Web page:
High fat army rations and the effect of endurance and high intensity exercise on fat metabolism


British Army training

I’ve looked at the effects of high fat vs high carb diets on endurance activity. Here’s an exert from a book called Survival of the Fittest: Understanding Health And Peak Physical Performance, by Dr Mike Stroud.

Dr Stroud is an amazing man, In 1992/3 Stroud and Sir Ranulph Fiennes made the first unsupported crossing of the Antarctic continent during which by Drinking isotope labelled water and collecting regular blood and urine samples, Stroud discovered that their energy expenditure exceeded 10,000 calories per day. So he should know a thing or two about what happens to the human body during endurance activity.

In the 1990’s Dr Stroud was working on research for the ministry of defence, looking into the best diet for infantry soldiers during military operations.

There is a difficult balance to be struck here, for troops must often carry their food on their backs, and so eating more to feel better and stronger has to be offset against the increased weight of their loads. Using high fat rations would allow more energy to be carried for the same weight….But sometimes soldiers must work at high intensities, the sort of levels at which muscles prefer carbohydrate for fuel. My research examined whether using high fat rations to save weight might reduce their working capacity.

So what did they do?

To answer the question we took two comparable groups of soldiers and made them compete against each other in performing hard military excercise over bogs, moors and fells for many hours every day. The training continued for a whole week, and when they arrived back at the training camp each evening, we took them into a temporary laboratory and made them work on excercise bikes until they were so utterly exhausted that they could do no more. The time that they could keep going on the bikes in the evenings was used as a measure of their endurance reserve at the end of each day’s efforts.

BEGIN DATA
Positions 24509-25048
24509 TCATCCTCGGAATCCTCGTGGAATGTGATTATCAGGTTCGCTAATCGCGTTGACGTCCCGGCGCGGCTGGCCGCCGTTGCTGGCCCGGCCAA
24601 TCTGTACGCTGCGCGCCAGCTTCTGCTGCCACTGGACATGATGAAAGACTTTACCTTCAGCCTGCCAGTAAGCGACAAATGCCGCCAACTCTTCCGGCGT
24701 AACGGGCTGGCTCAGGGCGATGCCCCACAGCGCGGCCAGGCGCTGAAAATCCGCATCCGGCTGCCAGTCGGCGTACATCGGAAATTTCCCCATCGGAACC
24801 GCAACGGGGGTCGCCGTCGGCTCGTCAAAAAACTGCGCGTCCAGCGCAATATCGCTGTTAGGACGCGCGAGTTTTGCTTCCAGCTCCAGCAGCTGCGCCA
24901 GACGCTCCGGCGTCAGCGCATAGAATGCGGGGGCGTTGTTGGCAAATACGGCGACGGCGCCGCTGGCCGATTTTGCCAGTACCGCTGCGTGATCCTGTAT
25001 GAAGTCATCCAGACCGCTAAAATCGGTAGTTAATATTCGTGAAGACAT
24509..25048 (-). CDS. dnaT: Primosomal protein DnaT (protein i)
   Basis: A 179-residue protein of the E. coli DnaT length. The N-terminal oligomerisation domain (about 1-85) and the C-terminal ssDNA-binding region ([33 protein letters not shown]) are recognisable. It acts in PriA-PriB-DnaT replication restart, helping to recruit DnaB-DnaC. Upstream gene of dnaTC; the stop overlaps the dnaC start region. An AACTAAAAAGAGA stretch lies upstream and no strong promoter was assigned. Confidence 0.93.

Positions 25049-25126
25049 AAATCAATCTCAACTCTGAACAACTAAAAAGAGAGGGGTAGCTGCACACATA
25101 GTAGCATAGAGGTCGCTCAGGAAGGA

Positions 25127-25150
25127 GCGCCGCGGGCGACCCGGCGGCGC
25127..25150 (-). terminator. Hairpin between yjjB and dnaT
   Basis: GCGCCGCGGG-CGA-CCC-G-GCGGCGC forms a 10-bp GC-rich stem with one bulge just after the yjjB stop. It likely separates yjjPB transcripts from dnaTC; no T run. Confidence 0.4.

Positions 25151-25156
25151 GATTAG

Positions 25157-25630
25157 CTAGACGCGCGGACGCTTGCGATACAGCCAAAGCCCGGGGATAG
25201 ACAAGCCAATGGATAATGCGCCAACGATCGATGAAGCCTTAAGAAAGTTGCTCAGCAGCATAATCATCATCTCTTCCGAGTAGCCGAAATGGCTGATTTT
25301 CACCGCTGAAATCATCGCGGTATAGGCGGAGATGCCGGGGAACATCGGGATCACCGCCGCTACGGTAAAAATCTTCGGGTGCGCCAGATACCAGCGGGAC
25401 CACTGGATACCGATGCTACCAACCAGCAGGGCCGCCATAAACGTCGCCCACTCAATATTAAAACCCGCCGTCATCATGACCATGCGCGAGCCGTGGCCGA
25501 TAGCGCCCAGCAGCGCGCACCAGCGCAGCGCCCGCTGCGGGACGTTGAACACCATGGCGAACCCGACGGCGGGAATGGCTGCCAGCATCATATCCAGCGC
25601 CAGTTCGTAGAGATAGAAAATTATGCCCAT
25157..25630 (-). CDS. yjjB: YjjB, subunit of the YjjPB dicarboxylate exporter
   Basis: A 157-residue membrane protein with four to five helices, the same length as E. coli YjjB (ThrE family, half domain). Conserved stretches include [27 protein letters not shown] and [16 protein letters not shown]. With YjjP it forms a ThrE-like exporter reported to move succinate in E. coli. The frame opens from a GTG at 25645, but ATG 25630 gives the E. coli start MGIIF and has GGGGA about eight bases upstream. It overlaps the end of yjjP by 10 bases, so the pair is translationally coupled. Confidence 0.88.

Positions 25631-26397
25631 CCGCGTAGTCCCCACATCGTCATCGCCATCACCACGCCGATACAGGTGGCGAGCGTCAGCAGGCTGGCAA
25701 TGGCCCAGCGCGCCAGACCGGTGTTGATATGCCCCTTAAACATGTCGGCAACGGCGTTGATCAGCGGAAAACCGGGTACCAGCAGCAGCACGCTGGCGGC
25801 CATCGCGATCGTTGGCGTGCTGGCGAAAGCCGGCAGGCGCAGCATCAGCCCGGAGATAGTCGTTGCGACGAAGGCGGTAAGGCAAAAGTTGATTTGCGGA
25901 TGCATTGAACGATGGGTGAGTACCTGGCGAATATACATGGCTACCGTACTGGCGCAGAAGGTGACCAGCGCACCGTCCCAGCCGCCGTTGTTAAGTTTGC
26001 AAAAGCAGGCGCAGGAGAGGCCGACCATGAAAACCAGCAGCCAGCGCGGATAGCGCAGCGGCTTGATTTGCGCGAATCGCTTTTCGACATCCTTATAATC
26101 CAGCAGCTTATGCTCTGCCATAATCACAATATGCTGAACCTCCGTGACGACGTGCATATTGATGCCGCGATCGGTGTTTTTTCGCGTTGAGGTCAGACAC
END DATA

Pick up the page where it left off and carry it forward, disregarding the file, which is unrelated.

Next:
What did they find?

Muscles burn fat at all but the highest intensities of work, and regular activity modifies the fat profile of your blood and eliminates a good part of any excess intake. Furthermore, when endurance trained, the muscles have enlarged fat stores within them, ready for use as an immediate source of fuel. As part of this adaptation, the HDL transport system becomes more efficient in order to carry fat to the muscles where it will be needed. Regular exercise will therefore produce a healthy ratio of HDL to LDL and so reduce the risk of fat being deposited in the wrong place. Such benefits are evident even on lazy days. Studies of volunteers who ate a fatty meal on the day following a bout of vigorous work showed that fat levels in the blood an hour after the meal were 30 per cent lower than when eating the same food on the day following no such activity.

A similar but more extreme example of the effects of exercise  on fat metabolism wer to be seen in the blood samples taken from Ranulph Fiennes and myself during our Antarctic crossing. As explained earlier, we ate a very high fat diet during our walk in order to minimise the weight of the sledges we dragged, and the fat source used was mainly butter. Our food was not only high in total fat, but very high in saturates. Our Antarctic rations contained 57 per cent fat, and that was a proportion of a diet containing more than twice the normal adult consumption. The result was an intake of more than four times the saturated fat normally considered wise, yet our total cholesterol stayed at healthy levels and the good HDL type went up while the bad LDL went down. The message wa clear. If you exercise enough, the fat gets used for the purpose that nature intended.

The conventional wisdom (and you hear it everywhere) is if you want to do endurance activity you need carbs and lots of them. Yet here are soldiers being run up and down mountains for days on end, and men walking 10 plus hours per day, pulling 500 lb sledges and burning in excess of 10,000 calories a day, and they are doing it on low(ish) carb/very high fat diets, without any clear loss of performance and at the same time having positive effects on their HDL/LDL ratios. Sure you can’t burn fat when your running the 100 meters, but how many calories do you burn in a 12 second sprint? Not many. So the big question for me is do we really need to base diets for so many sports around carbs?

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About thegymmonkey

I'm a fitness junkie,interested in injury rehab and get back into competition. View all posts by thegymmonkey

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